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And I get your point about if 0 is 0 and 100 is 100, you don't lose power, but in the real world that's not true, most people spend a lot of time at partial throttle when in the canyons and on track. During those times they will be making less power if the ETV map is super soft vs aggressive. It's why quick turn throttles were so popular for cable-actuates bikes. You have basically made a slow-turn throttle.
People get quick-turn throttles to reach full power will less wrist twist (45degress vs Oem 65 degrees). This is that that they don't have to twist or reposition the wrist so much. Yes, this also means that it takes less throttle degrees to reach (for example 50% valve opening). But that's not a pro, that's con. If you google "quick throttle vs stock throttle" you will get a lot of people listing the throttle is more twitchy as a side affect.

No, I have not basically made a slow-turn throttle because its still 65 degrees of range of motion. What I have done is made a throttle that uses the more range of motion for lower half of valve opening and less range of motion for the upper half. Here is a graph to show it.
261901


Notice how a linear map takes 32.5 degrees to control the lower 50% of the valve, and a "easIn" map takes 41 degrees to. More range of motion means a smoother throttle. Further more take a look at the range of motion for the first 10% of power. 7.5 degrees vs 14. That's ALMOST DOUBLE. This means you have almost twice as much rage of motion to control the first 10% of your bikes power. This is especially useful mid corner and on exit.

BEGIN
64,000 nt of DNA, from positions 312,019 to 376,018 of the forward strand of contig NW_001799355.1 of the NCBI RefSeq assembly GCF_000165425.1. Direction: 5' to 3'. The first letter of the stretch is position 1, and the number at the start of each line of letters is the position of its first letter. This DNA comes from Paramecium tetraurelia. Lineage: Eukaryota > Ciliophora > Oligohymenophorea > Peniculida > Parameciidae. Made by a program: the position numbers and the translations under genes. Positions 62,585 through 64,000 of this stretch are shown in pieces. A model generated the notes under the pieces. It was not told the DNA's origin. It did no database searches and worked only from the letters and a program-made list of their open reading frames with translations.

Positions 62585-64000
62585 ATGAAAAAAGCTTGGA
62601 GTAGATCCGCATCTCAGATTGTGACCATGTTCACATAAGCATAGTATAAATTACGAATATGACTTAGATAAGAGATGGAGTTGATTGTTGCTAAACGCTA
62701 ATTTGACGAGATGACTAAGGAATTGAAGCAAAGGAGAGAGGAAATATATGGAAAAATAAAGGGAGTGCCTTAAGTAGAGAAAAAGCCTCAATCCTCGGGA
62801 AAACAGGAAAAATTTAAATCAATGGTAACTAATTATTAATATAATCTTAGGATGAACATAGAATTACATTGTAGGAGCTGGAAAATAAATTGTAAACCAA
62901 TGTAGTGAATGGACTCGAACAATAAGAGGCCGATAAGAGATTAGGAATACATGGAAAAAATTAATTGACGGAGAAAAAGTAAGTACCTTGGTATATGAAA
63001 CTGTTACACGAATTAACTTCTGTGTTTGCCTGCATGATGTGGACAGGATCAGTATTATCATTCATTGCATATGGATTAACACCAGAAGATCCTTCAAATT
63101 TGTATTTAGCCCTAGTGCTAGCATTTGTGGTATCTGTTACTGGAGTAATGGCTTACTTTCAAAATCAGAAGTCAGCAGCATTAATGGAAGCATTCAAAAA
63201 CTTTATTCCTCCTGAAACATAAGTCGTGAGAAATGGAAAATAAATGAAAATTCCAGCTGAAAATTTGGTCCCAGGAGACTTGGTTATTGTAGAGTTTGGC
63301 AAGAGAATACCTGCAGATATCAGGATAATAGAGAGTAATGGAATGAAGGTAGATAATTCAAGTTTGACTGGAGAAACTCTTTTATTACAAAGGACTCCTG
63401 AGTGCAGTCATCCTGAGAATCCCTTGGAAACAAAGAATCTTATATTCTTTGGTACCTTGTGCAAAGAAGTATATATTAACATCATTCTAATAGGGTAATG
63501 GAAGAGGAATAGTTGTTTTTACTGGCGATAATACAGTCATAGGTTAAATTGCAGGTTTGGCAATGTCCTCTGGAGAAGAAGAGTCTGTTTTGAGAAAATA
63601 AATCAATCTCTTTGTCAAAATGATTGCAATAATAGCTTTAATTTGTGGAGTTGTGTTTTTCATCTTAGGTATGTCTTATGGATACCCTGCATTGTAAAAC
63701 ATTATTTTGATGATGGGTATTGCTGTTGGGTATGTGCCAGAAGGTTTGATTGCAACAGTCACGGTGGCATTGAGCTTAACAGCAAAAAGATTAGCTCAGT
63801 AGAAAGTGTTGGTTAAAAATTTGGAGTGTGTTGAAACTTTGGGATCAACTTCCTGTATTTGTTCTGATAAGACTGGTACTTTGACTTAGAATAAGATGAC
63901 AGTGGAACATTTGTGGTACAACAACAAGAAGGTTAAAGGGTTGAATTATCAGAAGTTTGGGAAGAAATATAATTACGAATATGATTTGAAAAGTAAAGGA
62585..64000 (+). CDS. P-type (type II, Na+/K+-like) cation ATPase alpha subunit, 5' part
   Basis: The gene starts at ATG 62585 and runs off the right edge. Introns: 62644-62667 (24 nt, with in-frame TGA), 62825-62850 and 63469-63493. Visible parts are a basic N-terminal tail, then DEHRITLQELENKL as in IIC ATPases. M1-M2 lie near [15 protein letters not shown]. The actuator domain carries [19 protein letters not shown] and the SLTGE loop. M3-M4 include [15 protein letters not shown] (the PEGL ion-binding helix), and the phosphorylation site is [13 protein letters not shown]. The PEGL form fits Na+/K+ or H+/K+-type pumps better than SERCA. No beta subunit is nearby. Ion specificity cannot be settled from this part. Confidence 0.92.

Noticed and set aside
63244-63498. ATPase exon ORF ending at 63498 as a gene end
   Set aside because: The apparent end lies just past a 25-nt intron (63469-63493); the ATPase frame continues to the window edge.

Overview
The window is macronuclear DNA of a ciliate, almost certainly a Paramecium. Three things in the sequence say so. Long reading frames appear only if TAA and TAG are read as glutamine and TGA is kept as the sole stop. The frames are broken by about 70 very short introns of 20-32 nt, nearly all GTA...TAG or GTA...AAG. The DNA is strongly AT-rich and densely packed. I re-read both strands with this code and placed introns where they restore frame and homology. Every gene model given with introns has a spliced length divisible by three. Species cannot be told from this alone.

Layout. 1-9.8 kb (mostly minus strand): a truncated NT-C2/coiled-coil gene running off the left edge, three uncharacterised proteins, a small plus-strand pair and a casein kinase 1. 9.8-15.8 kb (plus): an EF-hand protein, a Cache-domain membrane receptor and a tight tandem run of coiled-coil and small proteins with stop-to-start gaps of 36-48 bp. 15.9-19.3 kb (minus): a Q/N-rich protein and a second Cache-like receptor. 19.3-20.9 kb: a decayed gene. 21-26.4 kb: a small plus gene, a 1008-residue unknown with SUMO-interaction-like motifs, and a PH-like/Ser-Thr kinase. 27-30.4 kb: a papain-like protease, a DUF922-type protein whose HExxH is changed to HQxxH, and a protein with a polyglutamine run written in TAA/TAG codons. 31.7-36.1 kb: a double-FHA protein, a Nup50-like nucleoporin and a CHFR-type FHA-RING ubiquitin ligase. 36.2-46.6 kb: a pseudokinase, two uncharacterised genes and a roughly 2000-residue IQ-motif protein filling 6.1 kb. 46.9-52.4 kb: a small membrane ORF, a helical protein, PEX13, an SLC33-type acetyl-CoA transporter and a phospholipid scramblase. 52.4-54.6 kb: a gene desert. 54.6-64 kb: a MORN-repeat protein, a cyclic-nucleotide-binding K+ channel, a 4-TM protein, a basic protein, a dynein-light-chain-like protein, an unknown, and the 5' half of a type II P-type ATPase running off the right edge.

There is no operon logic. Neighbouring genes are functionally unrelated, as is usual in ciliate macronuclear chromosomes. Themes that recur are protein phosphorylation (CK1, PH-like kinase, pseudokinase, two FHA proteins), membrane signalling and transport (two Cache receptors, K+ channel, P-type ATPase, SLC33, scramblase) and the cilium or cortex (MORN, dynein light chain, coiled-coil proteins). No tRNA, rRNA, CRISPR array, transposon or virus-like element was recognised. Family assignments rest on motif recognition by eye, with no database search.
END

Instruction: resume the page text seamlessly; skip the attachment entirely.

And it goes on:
"but in the real world that's not true, most people spend a lot of time at partial throttle when in the canyons and on track".
-This is exactly the reason I gave the map more range of motion in those partial throttle zones. You are completely missing the point here.

"During those times they will be making less power"
-No they wont be. If they want more power, you twist the throttle more, that's the whole point of a throttle to tell the bike how much power you want it give. And the translates the throttle degree into actual input for the bike.
-I think what you're trying to so say is "if a rider rides at 50% power, their throttle will have to be opened more on average"

Based on your logic here this is what we should be aiming for then.
261902

261903


Ill be the fastest guy carving canyons. With just a mere 6 degrees of throttle twist I'm already at 50% valve opening. IMAGE HOW FAST THE BIKE WILL BE IF TWIST ALL THE WAY TO 65 degrees.
I love having my bike deliver almost all of its power, at only partial throttle applications. It's almost as if there's a reason I'm PARTIALLY applying the throttle in the first place.
 

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Discussion Starter #54 (Edited)
That's true the twist-grip range of motion has stayed constant so it's not a perfect analogy, but as you admit your map does require significantly more twist grip action to achieve the same throttle position (for the most part), like going to a slower turn throttle would do. I'm not saying that's a bad thing I'm just not convinced it's a good thing.

I also fly model helicopters and airplanes, and in that hobby a lot of people use substantial amounts of expo (exponential) when setting their pitch and roll curves to reduce sensitivity near mid-stick. For example I used to fly at a field with a bunch of old guys. One of the guys let me fly his tiny model F-22 that he was having trouble with. I flew it and hated it because he had the expo turned up so high that I had to move the stick really far to get it to do what I wanted. I turned the expo down and then it flew really nice. The old guy tried it with my setup and he hated it, was twitching all over the place.